30 May, 2019, 12:00 ET
DALLAS, May 30, 2019 /PRNewswire/ -- Just like Marisol Nichols herself, every jewel she put on from the American Gem Trade Association (AGTA) Spectrum & Cutting Edge Awards photo shoot made a strong statement. Powerful pieces, like a platinum, diamond, and black opal riviere from Lightning Ridge Collection by John Ford—with blue-green stunners the size of quarters—met an equally elegant and fierce match in Nichols, an actress whose troubled youth polished up as beautifully as a rough gem and paved the way for serious acting and personal commitments. Sobering roles like special agent Nadia Yassir in "24" help the Illinois native maintain a tough-as-nails exterior while her personal crusade to fight child sex slavery in her nonprofit Foundation for a Slavery Free World cements her status as both a beauty and a badass with a love of statement-making jewelry.
"I'll often wear one statement necklace or bracelet that ties my whole outfit together," she explained in a phone call about her affinity for focal-point jewels.
While jewelry in Nichols' professional life ranges from humble on her "24" character to outrageous on Hermione Lodge from the dramatic series "Riverdale"—"Hermione complains about not having enough money while wearing a five-bedroom house on her finger," Nichols concedes with an eye roll most certainly accompanying her proclamation—accessories in her personal life are more understated.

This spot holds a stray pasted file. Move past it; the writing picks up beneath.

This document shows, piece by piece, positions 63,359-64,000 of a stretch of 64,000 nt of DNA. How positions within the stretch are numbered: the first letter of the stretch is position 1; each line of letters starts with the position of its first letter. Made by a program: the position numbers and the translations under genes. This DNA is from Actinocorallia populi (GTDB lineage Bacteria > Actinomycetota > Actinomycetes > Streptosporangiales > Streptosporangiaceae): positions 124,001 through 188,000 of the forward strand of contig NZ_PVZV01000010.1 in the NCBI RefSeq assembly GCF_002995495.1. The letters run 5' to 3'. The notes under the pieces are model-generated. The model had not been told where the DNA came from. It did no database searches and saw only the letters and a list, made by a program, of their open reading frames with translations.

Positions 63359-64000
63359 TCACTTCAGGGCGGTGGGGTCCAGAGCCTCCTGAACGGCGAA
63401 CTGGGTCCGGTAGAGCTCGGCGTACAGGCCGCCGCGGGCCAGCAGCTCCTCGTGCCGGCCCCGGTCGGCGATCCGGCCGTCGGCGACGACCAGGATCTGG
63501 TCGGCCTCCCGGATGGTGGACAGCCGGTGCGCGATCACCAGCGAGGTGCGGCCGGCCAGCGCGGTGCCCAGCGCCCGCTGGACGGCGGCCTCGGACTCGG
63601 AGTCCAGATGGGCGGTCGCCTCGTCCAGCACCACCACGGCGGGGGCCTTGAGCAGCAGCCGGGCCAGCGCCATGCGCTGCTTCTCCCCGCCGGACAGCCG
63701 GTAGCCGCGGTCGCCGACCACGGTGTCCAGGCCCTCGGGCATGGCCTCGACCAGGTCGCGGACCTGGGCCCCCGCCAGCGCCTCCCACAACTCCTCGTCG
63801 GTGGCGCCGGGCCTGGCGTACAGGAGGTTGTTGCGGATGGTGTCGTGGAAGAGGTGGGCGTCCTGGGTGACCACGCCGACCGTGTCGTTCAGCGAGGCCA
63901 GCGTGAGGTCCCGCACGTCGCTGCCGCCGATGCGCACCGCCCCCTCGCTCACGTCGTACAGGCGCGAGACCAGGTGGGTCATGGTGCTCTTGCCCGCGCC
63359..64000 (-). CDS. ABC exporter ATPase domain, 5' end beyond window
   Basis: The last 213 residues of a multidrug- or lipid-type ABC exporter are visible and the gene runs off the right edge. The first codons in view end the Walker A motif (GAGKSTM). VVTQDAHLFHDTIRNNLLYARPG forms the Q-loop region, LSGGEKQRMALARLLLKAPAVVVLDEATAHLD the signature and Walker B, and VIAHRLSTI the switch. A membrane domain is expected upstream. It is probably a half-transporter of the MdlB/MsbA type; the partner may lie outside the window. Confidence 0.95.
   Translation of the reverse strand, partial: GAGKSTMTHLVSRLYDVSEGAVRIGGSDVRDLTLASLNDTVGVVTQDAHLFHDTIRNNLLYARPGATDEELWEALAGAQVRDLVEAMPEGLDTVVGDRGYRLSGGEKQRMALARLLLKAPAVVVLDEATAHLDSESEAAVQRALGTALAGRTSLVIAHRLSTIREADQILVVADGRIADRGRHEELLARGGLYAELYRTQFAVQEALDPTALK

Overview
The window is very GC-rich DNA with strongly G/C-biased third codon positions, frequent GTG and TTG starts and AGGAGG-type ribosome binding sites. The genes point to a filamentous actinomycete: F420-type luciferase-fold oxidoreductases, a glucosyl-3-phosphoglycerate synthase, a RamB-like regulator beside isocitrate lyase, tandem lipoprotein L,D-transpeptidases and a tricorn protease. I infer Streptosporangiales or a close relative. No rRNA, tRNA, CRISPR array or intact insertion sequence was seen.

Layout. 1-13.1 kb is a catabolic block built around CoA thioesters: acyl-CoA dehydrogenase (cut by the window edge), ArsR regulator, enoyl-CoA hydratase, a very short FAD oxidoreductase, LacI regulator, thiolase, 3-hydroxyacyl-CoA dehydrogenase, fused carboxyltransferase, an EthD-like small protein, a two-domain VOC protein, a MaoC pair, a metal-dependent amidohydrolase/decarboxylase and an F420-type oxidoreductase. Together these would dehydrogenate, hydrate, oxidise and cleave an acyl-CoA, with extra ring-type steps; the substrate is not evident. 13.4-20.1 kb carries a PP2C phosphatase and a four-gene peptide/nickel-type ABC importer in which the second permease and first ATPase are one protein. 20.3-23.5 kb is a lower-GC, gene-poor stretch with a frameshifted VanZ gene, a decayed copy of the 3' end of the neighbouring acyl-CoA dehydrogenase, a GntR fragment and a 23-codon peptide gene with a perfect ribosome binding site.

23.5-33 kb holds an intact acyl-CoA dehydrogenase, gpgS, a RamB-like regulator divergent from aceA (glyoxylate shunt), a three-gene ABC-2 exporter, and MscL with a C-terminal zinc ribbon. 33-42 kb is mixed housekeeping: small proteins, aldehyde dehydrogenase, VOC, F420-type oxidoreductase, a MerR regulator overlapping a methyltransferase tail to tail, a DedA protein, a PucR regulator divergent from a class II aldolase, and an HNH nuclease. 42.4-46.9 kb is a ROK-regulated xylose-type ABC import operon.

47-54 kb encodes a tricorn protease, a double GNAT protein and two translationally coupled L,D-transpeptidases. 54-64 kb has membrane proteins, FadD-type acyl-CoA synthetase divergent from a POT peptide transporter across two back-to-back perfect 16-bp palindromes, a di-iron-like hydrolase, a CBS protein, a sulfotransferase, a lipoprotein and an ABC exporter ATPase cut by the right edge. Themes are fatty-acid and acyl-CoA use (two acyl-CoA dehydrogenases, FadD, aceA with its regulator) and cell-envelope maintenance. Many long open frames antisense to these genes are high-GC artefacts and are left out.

Frequently worn items include two pairs of gold hoop earrings, one thin and delicate, the other thicker and huggie style. "I also have a long chain necklace that I love and have worn over a sweater or with a blazer," she adds.
Nichols' top choices include timeless styles in karat gold that don't overpower, though she has been known to don the occasional trendy look. Think mismatched earrings—"I have worn two different earrings, one long and one short, and it was very cool!" she says—as well as ear cuffs.
One of her favorite pastimes in Vancouver, where she can often be found filming projects, is attending craft fairs. "I love to support local craftsman," she says. There's one artist in particular whom she seeks out every year for her "pounded gold" pieces. More jewelry gifts include small gold Roman pendants and pieces that remind of her museum exhibits. "I like things that convey history," she says. Three years ago, she bought herself some emeralds in Venice during a work trip. "Every time I pull them out, I'm reminded of the history and being there."
As far as colors, Nichols chooses jewel tones every time. "I don't like too many pastels, like pinks or baby blue," she concedes.